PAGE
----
First, even though her book will be published last of the three, Tod Davies. It’s been a while since I’ve mentioned her and her wonderful Exterminating Angel Press but longtime readers of bookconcious may recall my review of Jam Today Too and even farther back, Snotty Saves the Day (both of which came to my attention because of another really lovely person in the literary world, Molly Mikolowski). Well Tod remembered too, and sent me an email with an e-galley of her new revised edition of Jam Today: a Diary of Cooking With What You’ve Got. Confession time: last year around this time I finally bought myself a print copy of the first edition of Jam Today and . . . it’s still on my “to read” shelf. So I decided Tod’s email was a sign that it was high time I read it. I don’t love reading e-books, but needs must.

One more aside before we go on — Tod and Molly were two of the kindest people when I was working on finding a publisher for my debut (and still unpublished) poetry collection, and they, along with Erika Goldman, the thoughtful publisher at Bellevue Literary Press, took time out of their busy lives to give me advice, even though they knew it was probably unlikely I’d ever get that book published unless I wanted to pay for it myself. The publishing world needs more people like these three wonderful women, who probably don’t even remember the emails they sent me, but who helped me see that being a bookless poet wasn’t the end of the world.

Ok, enough digressing already, let’s eat!

Jam Today is part cookbook — in a nontraditional this-is-how-you-do-it rather than a here’s-a-list-of-recipes way — part memoir and part philosophy book. I say that because right from the first pages readers find out that for Tod Davies, the way we think about food, not just the way we acquire or grow and prepare and eat it, is “direct political action.” She says in the book’s opening section, “Why I Love Food:” “If you’re well fed — if you’re well loved — well, that makes it easier to do just about anything. And if you have an entire population that is well fed — and well loved — and believes it can do just about anything . . . this may not be good for those who would rather lull and manipulate us into doing what they think best. But it’s definitely good for us and our world.”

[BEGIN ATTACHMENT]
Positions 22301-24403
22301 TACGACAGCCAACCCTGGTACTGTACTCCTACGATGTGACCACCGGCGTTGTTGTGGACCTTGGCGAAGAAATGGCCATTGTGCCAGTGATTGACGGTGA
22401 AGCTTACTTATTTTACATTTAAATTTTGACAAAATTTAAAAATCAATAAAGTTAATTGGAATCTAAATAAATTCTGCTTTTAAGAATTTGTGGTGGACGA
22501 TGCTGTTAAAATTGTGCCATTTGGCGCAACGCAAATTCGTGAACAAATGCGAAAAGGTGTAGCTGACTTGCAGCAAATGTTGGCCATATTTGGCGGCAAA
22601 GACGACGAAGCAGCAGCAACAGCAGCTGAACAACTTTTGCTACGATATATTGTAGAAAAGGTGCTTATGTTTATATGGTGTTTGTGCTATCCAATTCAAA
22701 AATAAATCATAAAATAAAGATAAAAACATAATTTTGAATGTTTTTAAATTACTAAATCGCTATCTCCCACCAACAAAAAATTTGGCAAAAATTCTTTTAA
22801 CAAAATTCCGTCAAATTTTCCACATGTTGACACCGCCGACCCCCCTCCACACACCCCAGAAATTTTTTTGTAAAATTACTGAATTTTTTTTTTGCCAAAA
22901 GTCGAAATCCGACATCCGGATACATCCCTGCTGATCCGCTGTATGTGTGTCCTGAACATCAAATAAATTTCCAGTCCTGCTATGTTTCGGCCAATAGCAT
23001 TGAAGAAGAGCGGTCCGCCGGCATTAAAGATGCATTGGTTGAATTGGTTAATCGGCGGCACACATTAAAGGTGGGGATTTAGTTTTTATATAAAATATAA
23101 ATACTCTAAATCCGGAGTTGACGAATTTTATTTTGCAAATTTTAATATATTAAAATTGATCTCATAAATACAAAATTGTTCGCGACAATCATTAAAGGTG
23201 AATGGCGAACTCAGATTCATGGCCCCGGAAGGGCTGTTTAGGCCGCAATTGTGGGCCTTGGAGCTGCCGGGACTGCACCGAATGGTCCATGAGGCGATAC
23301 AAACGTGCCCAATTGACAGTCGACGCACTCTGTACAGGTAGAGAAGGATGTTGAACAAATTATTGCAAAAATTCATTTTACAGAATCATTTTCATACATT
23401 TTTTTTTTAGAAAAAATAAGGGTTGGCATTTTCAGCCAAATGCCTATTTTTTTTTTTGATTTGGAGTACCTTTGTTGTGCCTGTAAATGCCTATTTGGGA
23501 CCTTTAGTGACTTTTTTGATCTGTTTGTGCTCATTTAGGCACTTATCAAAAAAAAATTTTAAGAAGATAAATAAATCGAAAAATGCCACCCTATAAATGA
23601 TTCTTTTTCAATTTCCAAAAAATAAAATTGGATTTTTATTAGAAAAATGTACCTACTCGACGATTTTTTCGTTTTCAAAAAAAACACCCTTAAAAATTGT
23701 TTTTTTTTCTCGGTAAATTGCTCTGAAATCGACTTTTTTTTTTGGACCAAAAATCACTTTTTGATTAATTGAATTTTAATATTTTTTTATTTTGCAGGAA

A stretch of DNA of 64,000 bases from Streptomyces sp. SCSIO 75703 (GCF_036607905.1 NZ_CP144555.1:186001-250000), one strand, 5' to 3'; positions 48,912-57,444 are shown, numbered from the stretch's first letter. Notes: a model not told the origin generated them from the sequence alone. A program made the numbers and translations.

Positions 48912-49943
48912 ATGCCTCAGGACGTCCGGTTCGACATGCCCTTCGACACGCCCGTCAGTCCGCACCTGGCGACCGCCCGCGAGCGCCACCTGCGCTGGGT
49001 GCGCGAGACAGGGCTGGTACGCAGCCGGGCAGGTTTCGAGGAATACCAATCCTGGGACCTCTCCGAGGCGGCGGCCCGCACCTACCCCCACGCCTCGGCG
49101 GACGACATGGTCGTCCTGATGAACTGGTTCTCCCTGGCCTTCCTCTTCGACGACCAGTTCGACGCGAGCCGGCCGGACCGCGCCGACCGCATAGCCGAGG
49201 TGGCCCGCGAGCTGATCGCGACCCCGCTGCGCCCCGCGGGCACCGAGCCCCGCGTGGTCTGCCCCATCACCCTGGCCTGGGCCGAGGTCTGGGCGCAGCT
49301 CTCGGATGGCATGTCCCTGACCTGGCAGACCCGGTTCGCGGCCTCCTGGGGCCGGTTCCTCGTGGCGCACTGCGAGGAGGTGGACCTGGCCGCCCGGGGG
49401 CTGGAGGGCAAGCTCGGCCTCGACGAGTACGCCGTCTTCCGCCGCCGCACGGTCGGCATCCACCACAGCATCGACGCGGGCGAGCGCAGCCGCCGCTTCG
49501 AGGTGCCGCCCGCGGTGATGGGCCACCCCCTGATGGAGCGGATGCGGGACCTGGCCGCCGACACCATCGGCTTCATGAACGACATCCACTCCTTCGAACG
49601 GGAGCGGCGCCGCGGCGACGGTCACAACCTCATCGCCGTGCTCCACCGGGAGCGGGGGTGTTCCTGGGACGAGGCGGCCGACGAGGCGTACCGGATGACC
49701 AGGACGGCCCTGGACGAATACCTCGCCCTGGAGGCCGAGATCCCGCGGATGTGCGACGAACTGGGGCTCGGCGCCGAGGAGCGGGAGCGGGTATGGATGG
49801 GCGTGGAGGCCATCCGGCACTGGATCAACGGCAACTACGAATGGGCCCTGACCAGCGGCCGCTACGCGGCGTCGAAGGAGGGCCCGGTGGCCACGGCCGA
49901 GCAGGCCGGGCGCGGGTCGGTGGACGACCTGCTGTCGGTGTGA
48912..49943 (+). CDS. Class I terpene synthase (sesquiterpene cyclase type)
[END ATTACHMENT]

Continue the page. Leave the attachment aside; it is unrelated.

Throughout the book, Tod’s advice is to pay attention; “. . . every moment of everyday life is what our world is made of . . . . Paying attention to what’s right in front of you is what life is about. No other way.” And “. . . food feeds both my physical and my spiritual selves.” She goes on to address what she means by spiritual and that she believes there is a “basic set of principles that all human beings can discover . . . indeed that I think all human beings are trying to discover.” Amen, sister. If only we set aside our quibbling about spiritual matters by focusing on this truth, that we all seek “the Good!” How and in what way wouldn’t matter so much if we all really tried to be, in the moment, human to, and open to the human in, each other.

And, I loved the way she addresses the way coming back home after visiting at the holidays we need to “heal up from the holidays.” And how a meal she made “was absolute crap” after a friend died, “I could see my body running away from the basic facts of my life, because those basic facts killed my friend and would kill me.” Do you see what I mean? This isn’t just recipes — although those are mouth watering — it’s a manifesto, a statement of faith, a guide to living intentionally and loving life and each other, while eating well. Also, she is complimentary towards Millennials (admiring the way “they’ve got this trend going of getting by with as few possessions as possible”) which as a mother and manager of millennials I appreciate. Too many people write off that generation without looking for the Good.

I haven’t tried cooking any of these recipes, but I’ve made paella from Jam Today Too and followed the spirit of Tod’s cooking in many other ways, although lately we’ve been just making food and not feeding ourselves and Jam Today was a good reminder that when we feel we are least able to make cooking a big deal si probably when we most need to. Tod’s spirit of intentionality is inspiring. That’s the key to keeping calm in difficult times, I think, being intentional, living deliberately, sharing love. I wish I lived closer because I’d invite her over for a meal — and you’ll want to do that too, when you’re done reading this delightful book.